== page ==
For the purposes of this chapter unless otherwise defined:
1. “Core services” means physician services, nursing services, medical social services, counseling services, and volunteer services. These core services, as well as others deemed necessary by the hospice in delivering safe and appropriate care to its case load, can be provided through either direct or indirect arrangement by the hospice.
Terms Used In Iowa Code 135J.1
- Child: includes child by adoption. See Iowa Code 4.1
- following: when used by way of reference to a chapter or other part of a statute mean the next preceding or next following chapter or other part. See Iowa Code 4.1
- person: means individual, corporation, limited liability company, government or governmental subdivision or agency, business trust, estate, trust, partnership or association, or any other legal entity. See Iowa Code 4.1
- week: means seven consecutive days. See Iowa Code 4.1
2. “Department” means the department of inspections and appeals.
3. “Hospice patient” or “patient” means a diagnosed terminally ill person with an anticipated life expectancy of six months or less, as certified by the attending physician, who, alone or in conjunction with a unit of care as defined in subsection 8, has voluntarily requested and received admission into the hospice program. If the patient is unable to request admission, a family member may voluntarily request and receive admission on the patient’s behalf.
4. “Hospice patient’s family” means the immediate kin of the patient, including a spouse, parent, stepparent, brother, sister, stepbrother, stepsister, child, or stepchild. Additional relatives or individuals with significant personal ties to the hospice patient may be included in the hospice patient’s family.
5. “Hospice program” means a centrally coordinated program of home and inpatient care provided directly or through an agreement under the direction of an identifiable hospice administration providing palliative care and supportive medical and other health services to terminally ill patients and their families. A licensed hospice program shall utilize a medically directed interdisciplinary team and provide care to meet the physical, emotional, social, spiritual, and other special needs which are experienced during the final stages of illness, dying, and bereavement. Hospice care shall be available twenty-four hours a day, seven days a week.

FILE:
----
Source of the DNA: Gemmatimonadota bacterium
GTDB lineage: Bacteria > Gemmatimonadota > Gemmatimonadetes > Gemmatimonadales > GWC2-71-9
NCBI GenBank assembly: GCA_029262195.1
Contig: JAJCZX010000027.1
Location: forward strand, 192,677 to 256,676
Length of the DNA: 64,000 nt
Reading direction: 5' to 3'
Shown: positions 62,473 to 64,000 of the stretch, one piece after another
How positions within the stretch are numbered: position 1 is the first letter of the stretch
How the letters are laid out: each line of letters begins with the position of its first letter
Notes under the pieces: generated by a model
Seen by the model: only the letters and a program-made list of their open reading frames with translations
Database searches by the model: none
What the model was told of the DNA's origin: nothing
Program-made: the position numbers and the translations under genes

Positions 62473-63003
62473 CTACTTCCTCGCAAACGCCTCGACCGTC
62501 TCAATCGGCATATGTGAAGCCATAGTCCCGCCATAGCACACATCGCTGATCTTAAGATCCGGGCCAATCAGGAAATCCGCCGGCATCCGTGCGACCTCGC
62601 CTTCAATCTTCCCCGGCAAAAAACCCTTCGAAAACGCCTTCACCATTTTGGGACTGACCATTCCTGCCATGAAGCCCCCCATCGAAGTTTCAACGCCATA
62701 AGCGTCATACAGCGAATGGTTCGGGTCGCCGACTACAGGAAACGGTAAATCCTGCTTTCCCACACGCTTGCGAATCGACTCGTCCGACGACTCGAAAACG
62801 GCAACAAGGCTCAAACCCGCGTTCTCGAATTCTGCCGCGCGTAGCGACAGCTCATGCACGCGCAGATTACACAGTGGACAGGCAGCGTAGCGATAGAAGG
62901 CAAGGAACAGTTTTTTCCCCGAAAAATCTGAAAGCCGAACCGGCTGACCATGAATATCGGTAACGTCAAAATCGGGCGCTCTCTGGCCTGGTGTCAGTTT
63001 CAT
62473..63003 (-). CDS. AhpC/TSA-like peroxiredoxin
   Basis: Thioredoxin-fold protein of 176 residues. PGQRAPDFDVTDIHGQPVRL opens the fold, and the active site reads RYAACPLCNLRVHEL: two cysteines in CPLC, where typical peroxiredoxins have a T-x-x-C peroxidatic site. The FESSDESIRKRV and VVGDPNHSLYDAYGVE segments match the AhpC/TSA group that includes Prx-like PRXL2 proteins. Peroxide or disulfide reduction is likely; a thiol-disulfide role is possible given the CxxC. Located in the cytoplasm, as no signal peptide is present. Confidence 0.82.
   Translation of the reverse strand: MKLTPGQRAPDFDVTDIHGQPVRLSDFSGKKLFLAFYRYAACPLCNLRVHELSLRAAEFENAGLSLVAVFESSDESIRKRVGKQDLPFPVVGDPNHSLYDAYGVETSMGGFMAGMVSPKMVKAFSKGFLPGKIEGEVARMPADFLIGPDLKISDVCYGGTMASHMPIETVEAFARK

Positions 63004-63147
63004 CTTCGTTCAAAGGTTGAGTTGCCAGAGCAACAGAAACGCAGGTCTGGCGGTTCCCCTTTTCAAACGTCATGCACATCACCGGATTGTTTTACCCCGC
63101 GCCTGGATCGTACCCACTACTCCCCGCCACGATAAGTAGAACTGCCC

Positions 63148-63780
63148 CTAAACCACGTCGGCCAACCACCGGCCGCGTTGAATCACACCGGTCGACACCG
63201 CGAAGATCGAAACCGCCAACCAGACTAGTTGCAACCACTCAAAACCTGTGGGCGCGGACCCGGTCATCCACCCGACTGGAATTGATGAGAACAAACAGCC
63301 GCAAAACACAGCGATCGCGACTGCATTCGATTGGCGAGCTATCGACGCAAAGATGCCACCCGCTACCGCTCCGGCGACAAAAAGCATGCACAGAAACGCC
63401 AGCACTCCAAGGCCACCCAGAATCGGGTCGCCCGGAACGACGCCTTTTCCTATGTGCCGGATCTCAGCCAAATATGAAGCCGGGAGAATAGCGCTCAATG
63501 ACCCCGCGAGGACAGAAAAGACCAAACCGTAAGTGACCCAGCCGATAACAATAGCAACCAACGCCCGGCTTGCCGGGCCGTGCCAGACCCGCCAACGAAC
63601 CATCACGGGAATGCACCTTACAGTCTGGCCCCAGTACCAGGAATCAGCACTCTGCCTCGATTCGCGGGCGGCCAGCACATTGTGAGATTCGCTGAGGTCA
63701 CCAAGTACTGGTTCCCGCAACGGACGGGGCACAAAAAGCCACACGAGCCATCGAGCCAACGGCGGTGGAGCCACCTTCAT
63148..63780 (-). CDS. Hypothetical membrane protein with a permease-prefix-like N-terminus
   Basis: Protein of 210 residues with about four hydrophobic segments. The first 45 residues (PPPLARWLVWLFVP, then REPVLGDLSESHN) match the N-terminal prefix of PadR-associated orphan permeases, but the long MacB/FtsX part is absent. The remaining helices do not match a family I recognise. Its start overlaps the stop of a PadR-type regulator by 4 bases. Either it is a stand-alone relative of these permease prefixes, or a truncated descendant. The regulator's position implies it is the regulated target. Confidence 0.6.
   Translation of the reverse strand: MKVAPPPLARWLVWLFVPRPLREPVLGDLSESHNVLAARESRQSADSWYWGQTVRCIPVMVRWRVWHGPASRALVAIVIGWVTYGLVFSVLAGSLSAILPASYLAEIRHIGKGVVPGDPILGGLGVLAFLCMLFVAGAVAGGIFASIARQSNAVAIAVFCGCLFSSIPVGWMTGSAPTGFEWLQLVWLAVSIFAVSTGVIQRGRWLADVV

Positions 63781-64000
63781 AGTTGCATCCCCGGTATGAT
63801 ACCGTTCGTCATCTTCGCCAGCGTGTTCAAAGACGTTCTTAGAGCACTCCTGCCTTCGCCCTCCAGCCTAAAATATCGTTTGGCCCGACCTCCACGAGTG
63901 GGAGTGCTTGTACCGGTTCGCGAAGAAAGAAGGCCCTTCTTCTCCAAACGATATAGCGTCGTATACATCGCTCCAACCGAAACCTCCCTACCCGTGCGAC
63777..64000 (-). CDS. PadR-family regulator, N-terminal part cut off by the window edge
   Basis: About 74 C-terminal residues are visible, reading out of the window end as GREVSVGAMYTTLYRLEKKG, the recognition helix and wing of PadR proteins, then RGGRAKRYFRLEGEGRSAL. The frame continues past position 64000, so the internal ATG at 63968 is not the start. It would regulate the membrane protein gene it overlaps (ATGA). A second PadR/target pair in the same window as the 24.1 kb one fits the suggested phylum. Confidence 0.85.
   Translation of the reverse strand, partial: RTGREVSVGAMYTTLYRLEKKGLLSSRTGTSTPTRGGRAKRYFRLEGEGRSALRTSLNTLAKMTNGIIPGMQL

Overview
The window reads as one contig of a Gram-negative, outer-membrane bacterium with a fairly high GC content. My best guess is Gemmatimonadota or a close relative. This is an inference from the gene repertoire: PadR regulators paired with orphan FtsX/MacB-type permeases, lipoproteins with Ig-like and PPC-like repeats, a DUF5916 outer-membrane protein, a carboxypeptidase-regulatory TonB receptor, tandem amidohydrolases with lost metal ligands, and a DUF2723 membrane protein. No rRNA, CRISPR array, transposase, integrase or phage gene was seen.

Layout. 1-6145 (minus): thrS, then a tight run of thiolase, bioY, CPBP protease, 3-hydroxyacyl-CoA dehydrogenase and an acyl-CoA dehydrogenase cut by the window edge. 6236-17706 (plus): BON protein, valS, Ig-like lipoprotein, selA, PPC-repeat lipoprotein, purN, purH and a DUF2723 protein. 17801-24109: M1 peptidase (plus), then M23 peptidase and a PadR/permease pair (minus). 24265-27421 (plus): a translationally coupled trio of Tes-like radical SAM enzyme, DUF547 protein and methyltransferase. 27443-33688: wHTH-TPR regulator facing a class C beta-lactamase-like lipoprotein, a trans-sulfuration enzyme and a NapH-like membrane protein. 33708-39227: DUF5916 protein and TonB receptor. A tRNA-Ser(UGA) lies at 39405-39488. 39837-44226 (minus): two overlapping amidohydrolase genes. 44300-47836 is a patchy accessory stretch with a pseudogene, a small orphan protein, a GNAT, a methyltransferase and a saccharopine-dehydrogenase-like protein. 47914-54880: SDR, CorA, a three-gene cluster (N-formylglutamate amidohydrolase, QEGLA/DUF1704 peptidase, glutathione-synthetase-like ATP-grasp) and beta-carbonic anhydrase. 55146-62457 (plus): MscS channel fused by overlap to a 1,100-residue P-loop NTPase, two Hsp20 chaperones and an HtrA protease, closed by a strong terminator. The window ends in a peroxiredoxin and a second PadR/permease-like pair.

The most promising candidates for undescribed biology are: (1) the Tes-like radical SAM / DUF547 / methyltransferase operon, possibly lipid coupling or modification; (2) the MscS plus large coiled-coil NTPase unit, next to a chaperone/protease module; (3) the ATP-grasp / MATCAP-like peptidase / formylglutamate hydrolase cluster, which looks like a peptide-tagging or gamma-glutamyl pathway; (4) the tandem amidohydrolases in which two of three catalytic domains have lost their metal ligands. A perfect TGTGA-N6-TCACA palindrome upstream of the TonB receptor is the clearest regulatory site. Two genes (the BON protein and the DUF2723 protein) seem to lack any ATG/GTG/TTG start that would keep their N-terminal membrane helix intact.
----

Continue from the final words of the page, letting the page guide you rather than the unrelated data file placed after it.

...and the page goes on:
6. “Interdisciplinary team” means the hospice patient and the hospice patient’s family, the attending physician, and all of the following individuals trained to serve with a licensed hospice program:
a. A licensed physician pursuant to chapter 148.
b. A licensed registered nurse pursuant to chapter 152.
c. An individual with at least a baccalaureate degree in the field of social work providing medical-social services.
d. Trained hospice volunteers.
e. As deemed appropriate by the hospice, providers of special services including but not limited to a spiritual counselor, a pharmacist, or professionals in the fields of mental health may be included on the interdisciplinary team.
7. “Palliative care” means care directed at managing symptoms experienced by the hospice patient, as well as addressing related needs of the patient and family as they experience the stress of the dying process. The intent of palliative care is to enhance the quality of life for the hospice patient and family unit, and is not treatment directed at cure of the terminal illness.
8. “Unit of care” means the patient and the patient’s family within a hospice program.
9. “Volunteer services” means the services provided by individuals who have successfully completed a training program developed by a licensed hospice program.